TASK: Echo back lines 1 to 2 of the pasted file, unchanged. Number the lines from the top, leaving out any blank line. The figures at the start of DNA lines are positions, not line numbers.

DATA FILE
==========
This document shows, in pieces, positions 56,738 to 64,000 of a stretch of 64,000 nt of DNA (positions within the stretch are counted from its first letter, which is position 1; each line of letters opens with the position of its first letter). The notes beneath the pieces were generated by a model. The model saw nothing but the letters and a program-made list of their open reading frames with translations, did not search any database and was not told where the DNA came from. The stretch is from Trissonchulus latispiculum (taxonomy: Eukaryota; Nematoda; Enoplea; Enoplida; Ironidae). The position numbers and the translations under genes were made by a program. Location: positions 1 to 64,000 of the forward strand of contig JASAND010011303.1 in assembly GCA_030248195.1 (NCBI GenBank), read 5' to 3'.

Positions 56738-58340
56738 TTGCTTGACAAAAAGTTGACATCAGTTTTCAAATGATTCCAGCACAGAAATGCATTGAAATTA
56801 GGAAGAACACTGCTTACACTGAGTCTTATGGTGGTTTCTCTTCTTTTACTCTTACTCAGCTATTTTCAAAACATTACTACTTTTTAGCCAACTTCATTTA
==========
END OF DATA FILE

This document shows, in pieces, positions 56,738 to 64,000 of a stretch of 64,000 nt of DNA (positions within the stretch are counted from its first letter, which is position 1; each line of letters opens with the position of its first letter). The notes beneath the pieces were generated by a model. The model saw nothing but the letters and a program-made list of their open reading frames with translations, did not search any database and was not told where the DNA came from. The stretch is from Trissonchulus latispiculum (taxonomy: Eukaryota; Nematoda; Enoplea; Enoplida; Ironidae). The position numbers and the translations under genes were made by a program. Location: positions 1 to 64,000 of the forward strand of contig JASAND010011303.1 in assembly GCA_030248195.1 (NCBI GenBank), read 5' to 3'.

Positions 56738-58340